Guidance for Block Grant Waivers Threatens the Medicaid Health Insurance Safety Net
Washington, DC – In yet another attempt to transform Medicaid and the Affordable Care Act (ACA) through administrative action, the Centers for Medicare and Medicaid Services issued guidance encouraging states to apply for waivers to block grant Medicaid funding at the state level. This guidance aims to radically restructure Medicaid, which provides health insurance coverage to 74 million people nationally. Over its 50 year history, Congress has designated Medicaid as an open-ended, federal-state entitlement program, providing access to health care for older adults, people with disabilities, children, families, and low-income adults. The state entitlement funding structure means the federal government pays its share of however much a state spends on health care. If a state has unexpected health care costs – for example, to respond to a natural disaster, an epidemic, an economic downturn — the federal government continues to support the state. Block grants, in contrast, provide states with a low and finite amount of federal funds, and when states exceed that amount, the state must bear the costs or cut back on coverage.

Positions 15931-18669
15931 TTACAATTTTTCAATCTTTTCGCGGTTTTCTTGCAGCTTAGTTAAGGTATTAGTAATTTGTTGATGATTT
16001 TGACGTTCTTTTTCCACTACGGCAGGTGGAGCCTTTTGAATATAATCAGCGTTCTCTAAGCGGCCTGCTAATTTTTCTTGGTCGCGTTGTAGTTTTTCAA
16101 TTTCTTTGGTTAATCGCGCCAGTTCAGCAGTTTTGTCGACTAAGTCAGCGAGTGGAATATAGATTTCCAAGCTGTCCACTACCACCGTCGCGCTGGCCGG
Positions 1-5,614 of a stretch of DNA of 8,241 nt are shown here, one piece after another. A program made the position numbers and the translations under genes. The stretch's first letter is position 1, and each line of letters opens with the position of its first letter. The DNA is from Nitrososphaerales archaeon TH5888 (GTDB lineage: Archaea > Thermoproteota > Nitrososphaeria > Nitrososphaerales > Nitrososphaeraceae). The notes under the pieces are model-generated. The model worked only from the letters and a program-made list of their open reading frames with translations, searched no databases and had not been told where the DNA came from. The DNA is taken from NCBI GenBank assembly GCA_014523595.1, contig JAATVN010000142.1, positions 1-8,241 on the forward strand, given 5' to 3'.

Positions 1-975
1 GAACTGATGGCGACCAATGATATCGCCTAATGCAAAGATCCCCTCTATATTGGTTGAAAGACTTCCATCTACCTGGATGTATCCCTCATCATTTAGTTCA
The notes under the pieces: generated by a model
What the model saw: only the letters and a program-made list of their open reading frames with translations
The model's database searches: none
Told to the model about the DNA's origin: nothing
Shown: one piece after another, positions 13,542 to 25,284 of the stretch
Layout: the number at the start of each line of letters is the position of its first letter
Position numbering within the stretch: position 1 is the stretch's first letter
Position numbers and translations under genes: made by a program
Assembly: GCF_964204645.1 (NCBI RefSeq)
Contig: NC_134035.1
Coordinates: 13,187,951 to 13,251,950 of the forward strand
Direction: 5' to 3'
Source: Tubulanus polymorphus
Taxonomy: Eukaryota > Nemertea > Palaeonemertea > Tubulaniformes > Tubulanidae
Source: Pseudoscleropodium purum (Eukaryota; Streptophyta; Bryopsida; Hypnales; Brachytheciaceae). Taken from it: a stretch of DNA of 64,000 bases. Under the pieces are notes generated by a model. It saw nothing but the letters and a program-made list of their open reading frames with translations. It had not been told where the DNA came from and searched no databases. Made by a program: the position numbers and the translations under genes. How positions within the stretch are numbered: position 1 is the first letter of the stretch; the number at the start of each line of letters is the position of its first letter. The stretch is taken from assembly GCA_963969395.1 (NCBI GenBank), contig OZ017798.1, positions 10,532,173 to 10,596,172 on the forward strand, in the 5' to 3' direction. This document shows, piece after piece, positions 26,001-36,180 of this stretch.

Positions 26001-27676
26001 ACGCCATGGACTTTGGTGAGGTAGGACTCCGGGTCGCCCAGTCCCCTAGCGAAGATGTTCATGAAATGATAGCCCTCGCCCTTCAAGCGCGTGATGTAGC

“This is an underhanded attempt by the President to do what even a Republican Congress refused to do as recently as the failed Affordable Care Act repeal effort in 2017. People across the country in both political parties called their legislators and stopped that attempt to slash Medicaid,” said Leo Cuello, NHeLP’s director of health policy. “After that failure, the administration attempted to circumvent Congress and transform Medicaid through other means such as restrictive work requirements, which courts so far have found illegal. Apparently desperate to cut health care coverage, the administration is seeking to fund harmful block grants. And make no mistake, these block grants would be devastating for any state that attempts to implement them, and any irresponsible state leader that pursues this policy will be acting against his or her state’s interests – harming the state budget, rural hospitals, state health insurance coverage—and the people who depend on Medicaid for their health insurance coverage.”
Jane Perkins, Legal Director for the National Health Law Program, echoed these sentiments: “While not unexpected, today’s announcement by Administrator Verma is certainly disappointing. This is just one more example of the Trump administration attempting to explode the Medicaid Act that Congress has written. The document issued today by CMS appears to re-write bedrock provisions of Medicaid, an activity which is beyond the scope of CMS’s power. Only Congress is tasked with making these changes. Our legal team is carefully investigating the enforcement and litigation options at this time.”
For additional comment from Perkins or Cuello, please contact NHeLP’s acting Director of Communications Andy DiAntonio at [email protected] or 703.615.0786.